Digital Libraries Glossary
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The Digital Libraries Glossary is a work in progess. Library-related definitions have been revised at least twice; once by students taking a course entitled LIBR 1395: Special Topics - Creating and Managing Digital Collections and twice by me as their instructor. In any case, here they are for general consumption and access. Feel free to correct any problems; sign up for editing privileges at the top right of page.
Administrative metadata refers to information used to manage or control access to an object or collection. This metadata may include information on how the object or collection is stored, how it was scanned, copyrights and licenses, and what is required for long-term preservation.
Analog (also analogue) formats are those considered to be of a print or paper era e.g., print books, audio, video. Analog may also be defined as "...of or relating to a device or process in which data is represented by physical quantities that change continuously..." Analog is a term used to describe a device or system that represents changing values as continuously variable "physical quantities". A typical analog device is a clock where hands move continuously around a face physically. This clock is capable of indicating every possible time of day. By contrast, digital clocks are capable of representing a finite number of times (every tenth of a second, for example). In general, humans experience the world analogically. Vision, for example, is an analog experience because we perceive infinitely smooth gradations of shapes and colors.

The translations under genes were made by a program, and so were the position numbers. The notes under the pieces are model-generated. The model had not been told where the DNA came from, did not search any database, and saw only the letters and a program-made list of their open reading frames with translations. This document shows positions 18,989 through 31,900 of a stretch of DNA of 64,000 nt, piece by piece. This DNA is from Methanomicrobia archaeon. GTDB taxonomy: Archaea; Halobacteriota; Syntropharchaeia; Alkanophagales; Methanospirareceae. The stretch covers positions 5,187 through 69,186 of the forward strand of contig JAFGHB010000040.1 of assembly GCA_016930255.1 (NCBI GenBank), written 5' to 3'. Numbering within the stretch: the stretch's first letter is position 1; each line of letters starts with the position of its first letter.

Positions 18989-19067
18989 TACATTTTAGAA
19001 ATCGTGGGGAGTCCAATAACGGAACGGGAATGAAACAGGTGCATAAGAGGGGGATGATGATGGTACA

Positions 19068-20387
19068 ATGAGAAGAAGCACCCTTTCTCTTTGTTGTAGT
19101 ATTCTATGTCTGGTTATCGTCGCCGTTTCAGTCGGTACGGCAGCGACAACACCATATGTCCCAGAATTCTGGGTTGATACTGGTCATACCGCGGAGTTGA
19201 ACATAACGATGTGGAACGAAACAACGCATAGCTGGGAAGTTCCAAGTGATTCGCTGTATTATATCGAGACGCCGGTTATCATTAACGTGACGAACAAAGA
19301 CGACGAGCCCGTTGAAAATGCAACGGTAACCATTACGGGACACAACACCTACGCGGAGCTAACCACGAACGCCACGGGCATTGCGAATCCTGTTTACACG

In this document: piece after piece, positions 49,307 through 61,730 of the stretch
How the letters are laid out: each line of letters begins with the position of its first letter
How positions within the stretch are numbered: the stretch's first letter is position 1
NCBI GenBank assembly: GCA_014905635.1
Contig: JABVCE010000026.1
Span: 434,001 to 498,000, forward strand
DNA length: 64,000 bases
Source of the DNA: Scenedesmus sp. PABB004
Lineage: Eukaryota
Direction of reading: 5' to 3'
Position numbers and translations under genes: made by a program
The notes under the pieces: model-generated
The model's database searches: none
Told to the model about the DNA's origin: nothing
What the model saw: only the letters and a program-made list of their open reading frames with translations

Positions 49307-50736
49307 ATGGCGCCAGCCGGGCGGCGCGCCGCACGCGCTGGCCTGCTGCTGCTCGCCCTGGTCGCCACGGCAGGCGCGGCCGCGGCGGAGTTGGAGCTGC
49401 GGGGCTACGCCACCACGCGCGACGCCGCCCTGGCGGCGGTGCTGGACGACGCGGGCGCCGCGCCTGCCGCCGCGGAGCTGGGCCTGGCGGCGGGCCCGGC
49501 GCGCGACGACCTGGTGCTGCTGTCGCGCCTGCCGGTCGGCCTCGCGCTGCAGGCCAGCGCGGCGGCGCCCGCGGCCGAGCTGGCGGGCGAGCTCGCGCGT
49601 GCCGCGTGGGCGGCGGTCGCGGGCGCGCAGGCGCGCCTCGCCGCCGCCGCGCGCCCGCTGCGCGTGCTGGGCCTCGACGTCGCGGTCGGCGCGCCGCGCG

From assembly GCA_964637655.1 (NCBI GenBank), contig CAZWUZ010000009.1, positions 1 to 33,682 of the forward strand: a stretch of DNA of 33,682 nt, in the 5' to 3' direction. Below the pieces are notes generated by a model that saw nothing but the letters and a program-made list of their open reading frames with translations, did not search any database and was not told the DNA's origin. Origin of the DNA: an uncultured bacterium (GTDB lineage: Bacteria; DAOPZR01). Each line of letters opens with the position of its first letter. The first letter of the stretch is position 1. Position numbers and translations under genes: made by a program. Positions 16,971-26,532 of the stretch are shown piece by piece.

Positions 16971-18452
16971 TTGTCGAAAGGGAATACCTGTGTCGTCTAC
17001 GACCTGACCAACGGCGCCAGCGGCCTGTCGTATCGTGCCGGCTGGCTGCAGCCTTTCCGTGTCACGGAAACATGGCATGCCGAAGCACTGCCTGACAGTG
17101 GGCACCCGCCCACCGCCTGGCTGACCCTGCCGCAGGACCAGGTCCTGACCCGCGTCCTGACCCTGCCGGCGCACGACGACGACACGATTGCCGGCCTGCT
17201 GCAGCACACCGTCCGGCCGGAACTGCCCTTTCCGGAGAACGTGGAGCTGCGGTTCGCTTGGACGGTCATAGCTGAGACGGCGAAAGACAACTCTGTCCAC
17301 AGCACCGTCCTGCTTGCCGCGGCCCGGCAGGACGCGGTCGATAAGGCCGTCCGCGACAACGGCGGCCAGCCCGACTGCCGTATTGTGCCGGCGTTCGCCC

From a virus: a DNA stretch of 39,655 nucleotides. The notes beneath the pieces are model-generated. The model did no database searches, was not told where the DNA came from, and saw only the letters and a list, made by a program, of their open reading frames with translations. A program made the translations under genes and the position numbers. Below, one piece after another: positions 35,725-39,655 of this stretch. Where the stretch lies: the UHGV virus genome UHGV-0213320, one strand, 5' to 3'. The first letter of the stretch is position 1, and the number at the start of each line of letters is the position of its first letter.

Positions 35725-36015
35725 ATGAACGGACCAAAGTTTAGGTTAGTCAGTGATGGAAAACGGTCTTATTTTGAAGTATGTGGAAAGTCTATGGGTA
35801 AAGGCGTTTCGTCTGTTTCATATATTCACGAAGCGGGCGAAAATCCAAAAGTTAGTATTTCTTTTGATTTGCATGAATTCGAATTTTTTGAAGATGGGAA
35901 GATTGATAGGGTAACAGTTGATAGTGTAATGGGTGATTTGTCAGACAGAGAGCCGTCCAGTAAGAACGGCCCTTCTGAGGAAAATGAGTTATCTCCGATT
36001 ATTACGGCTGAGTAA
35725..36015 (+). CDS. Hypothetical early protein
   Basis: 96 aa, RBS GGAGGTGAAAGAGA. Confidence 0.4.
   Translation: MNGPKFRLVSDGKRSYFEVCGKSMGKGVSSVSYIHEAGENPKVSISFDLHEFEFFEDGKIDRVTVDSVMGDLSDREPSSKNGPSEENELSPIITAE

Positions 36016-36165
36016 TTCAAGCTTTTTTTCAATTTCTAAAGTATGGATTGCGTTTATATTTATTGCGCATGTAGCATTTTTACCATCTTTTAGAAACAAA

Born digital is digital content that originated as a digital file and is distinct from other digital media created through digitization. To be "born digital" means to come into being as an eletronic or digital file; content examples includes original images made with digital cameras, spreadsheets, and word processing documents, among others.
Browsing is a type of exploring for information, typically using some logical or visual organization as an aid, as in the Internet or in a digital file or other media and collection of documents.
Vannevar Bush (1890 – 1974) was born and raised in Everett Massachusetts, and was one of the most visible American scientists of the first half of the 20th century.
A pervasive quality dimension that is associated with many digital library concepts, reflecting if everything appropriate is included. One approach to assess completeness quantitatively is to divide the number of units of some type that are associated with a concept, by the ideal number of units for that concept.
Also a bot; a computer program which crawls an archive or the Internet or hyperbase in a methodical, automated manner.
Querying, searching, and accessing information written in a natural language different from the language of a user’s query.
Crosswalks are sets of rules that show how the fields in different metadata systems are related. These rules enable networked systems to interpret and translate data to different metadata standards for sharing or conversion. A crosswalk can also be a table like the one below showing equivalent elements (or "fields") in more than one database; it maps elements in one metadata scheme to equivalent elements in another. The crosswalk below shows MARC standards to Dublin Core:
Curation refers to the organization and and maintenance of (digital) data.
see the full entry
Descriptive Metadata is understood as “information describing the intellectual content of the object, such as MARC cataloguing records, finding aids or similar schemes” (ODL). This information enables data to be accessed, arranged and evaluated (Reitz).
The digital classroom (see related flipped classroom, blended learning models and smart classrooms) is the technology-enabled classroom where learning is fully supported online through the strategic use of information and communication technologies (ICTs) for all learners in the 24/7 classroom